Narendranath Epperla, MD
Clinical trials exploring novel combination regimens continue to advanced the treatment landscape for patients with follicular lymphoma and mantle cell lymphoma (MCL).
For example, the phase III GALLIUM trial combined obinutuzumab (Gazyva) with chemotherapy in the first-line setting and reduced the risk of disease progression or death by 34% versus rituximab (Rituxan) in patients with follicular lymphoma.
“Obinutuzumab continues to remain a very strong treatment modality in treatment of [patients with] follicular lymphoma, either in the relapsed/refractory setting or in the upfront setting,” said Narendranath Epperla, MD.
In the obinutuzumab arm of the GALLIUM study, the overall response rate was 88.5% versus 86.9% in the rituximab cohort. The 3-year progression-free survival (PFS) rate was 80% in the obinutuzumab arm versus 73.3% in the rituximab arm.
In an interview during the 2017 OncLive®
State of the Science SummitTM
on Hematologic Malignancies, Epperla, assistant professor of internal medicine, Department of Medicine, Division of Hematology, The Ohio State University, discussed the evolving treatment landscape for patients with follicular lymphoma and MCL.
OncLive®: Can you please provide an overview of your lecture?
: The GALLIUM study looked at using obinutuzumab plus chemotherapy versus rituximab and chemotherapy. Obinutuzumab and chemotherapy had improved response rates and PFS. However, one needs to note that it was obinutuzumab plus chemotherapy followed by obinutuzumab maintenance, or rituximab plus chemotherapy followed by rituximab maintenance. One should be aware of the side effect profile when giving obinutuzumab and chemotherapy as an infusion, but it is an exciting time in the field.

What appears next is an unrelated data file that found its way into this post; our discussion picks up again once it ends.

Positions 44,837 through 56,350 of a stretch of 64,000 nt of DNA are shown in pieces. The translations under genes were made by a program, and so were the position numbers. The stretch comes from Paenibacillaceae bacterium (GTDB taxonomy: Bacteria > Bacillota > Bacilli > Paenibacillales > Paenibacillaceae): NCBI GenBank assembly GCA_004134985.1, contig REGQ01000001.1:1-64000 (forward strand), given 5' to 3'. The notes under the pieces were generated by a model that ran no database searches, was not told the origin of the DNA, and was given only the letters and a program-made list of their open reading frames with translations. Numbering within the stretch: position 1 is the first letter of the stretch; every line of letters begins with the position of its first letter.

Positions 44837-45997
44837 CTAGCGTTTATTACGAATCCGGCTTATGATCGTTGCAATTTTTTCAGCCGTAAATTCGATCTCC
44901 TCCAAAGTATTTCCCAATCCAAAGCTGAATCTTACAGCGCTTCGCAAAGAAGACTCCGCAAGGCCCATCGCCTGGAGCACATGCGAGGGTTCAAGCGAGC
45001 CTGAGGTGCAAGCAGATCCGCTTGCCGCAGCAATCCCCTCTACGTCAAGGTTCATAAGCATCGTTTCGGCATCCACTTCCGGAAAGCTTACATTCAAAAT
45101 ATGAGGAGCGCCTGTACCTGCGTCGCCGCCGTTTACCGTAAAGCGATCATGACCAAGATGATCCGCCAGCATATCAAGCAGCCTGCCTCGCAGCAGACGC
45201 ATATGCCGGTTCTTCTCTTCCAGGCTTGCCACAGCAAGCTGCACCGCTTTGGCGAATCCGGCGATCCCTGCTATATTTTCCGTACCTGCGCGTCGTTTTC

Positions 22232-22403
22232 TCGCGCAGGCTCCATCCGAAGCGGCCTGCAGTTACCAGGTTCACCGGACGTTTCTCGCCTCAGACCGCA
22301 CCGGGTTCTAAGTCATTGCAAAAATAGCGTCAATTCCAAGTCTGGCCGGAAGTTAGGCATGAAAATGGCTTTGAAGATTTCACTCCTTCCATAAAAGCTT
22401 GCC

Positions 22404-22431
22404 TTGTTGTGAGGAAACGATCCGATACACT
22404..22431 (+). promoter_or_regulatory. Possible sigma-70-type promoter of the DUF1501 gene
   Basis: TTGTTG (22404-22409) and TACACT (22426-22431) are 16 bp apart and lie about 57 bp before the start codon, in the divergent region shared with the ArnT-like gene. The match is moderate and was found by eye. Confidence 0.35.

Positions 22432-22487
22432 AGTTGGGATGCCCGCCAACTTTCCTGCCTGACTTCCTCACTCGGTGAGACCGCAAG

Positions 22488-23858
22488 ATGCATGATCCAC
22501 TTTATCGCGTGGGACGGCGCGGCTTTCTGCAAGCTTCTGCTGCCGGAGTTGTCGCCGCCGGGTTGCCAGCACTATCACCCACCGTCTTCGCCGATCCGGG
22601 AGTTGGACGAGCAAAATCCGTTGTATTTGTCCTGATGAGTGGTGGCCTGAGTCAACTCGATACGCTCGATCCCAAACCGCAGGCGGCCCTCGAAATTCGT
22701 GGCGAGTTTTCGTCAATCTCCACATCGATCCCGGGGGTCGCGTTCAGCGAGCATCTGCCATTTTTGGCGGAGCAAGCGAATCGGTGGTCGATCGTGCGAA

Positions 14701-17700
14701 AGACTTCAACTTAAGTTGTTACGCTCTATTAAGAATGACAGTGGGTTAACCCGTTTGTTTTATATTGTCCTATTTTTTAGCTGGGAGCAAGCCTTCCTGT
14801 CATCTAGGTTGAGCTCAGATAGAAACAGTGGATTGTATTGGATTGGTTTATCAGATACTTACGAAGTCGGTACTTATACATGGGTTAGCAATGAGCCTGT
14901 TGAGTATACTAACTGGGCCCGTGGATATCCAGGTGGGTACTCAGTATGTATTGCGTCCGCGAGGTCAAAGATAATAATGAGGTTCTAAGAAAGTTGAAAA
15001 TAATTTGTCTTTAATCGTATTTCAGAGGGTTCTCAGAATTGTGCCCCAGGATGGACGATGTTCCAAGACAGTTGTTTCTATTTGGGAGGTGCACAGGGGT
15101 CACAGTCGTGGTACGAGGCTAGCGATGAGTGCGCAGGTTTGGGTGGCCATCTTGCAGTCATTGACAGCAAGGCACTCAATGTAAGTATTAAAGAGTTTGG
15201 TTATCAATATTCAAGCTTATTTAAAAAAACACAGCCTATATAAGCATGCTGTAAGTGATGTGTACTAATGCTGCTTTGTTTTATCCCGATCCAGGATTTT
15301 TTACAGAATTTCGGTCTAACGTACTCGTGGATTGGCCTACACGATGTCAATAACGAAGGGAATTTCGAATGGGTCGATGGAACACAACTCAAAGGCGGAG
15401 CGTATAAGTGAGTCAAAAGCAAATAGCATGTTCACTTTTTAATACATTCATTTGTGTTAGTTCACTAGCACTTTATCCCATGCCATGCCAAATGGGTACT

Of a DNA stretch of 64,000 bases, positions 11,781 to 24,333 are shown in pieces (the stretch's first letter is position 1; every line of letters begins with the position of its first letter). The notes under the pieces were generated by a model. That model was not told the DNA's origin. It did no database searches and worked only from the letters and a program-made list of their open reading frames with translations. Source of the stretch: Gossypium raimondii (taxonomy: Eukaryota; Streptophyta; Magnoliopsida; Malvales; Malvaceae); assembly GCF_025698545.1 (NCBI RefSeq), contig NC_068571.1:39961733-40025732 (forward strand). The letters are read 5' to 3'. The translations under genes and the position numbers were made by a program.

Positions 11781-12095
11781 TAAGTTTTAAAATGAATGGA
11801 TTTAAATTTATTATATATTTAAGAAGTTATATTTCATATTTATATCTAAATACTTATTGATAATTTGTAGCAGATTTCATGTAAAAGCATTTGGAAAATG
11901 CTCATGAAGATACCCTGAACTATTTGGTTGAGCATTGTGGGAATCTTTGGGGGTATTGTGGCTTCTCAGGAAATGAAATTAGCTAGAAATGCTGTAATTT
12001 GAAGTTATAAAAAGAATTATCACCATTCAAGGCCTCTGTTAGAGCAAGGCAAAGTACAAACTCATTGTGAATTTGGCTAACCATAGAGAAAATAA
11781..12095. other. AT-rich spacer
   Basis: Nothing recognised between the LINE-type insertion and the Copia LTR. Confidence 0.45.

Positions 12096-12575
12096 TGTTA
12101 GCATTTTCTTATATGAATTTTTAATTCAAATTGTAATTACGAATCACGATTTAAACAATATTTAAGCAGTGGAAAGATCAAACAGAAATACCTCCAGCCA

Finally, even in the relapsed/refractory setting, especially in the rituximab-refractory setting, we have seen impressive data with obinutuzumab/bendamustine followed by obinutuzumab maintenance compared with bendamustine monotherapy. In my clinical practice, for patients in the rituximab-refractory setting, I use obinutuzumab with bendamustine and obinutuzumab maintenance.
Are there any ongoing studies in the follicular lymphoma field that you are excited to see the results of?
We will see the primary results of the phase III RELEVANCE study, which compares rituximab plus lenalidomide (Revlimid) to rituximab plus chemotherapy in the upfront setting.
I am also interested or curious to see what the follow-up data on the GALLIUM study would be. I am looking forward to novel agents using BTK combinations and PI3-kinase combinations in the relapsed, indolent non-Hodgkin lymphoma setting, as well as in MCL.
Do you think immunotherapy will continue to have a role in this landscape?
There are some ongoing trials with checkpoint inhibitors in follicular lymphoma, which are being tested in the relapsed/refractory setting. However, we must await those results as none of the data are out yet. There might be a role for checkpoint inhibitors, but the more interesting question is, “How are we going to sequence when we have so many agents?” When we have the data, we will have to consider the baseline characteristics of each study to figure out how to best sequence them.
Switching gears to MCL, what role might modern immunotherapy have in this landscape?
There are many changes in the treatment armamentarium for MCL, which have been happening over the past few years. Most of the data that we have today are in the relapsed/refractory setting. I'm excited about some combinations, such as rituximab plus lenalidomide, as well as PI3K combinations in the relapsed/refractory setting.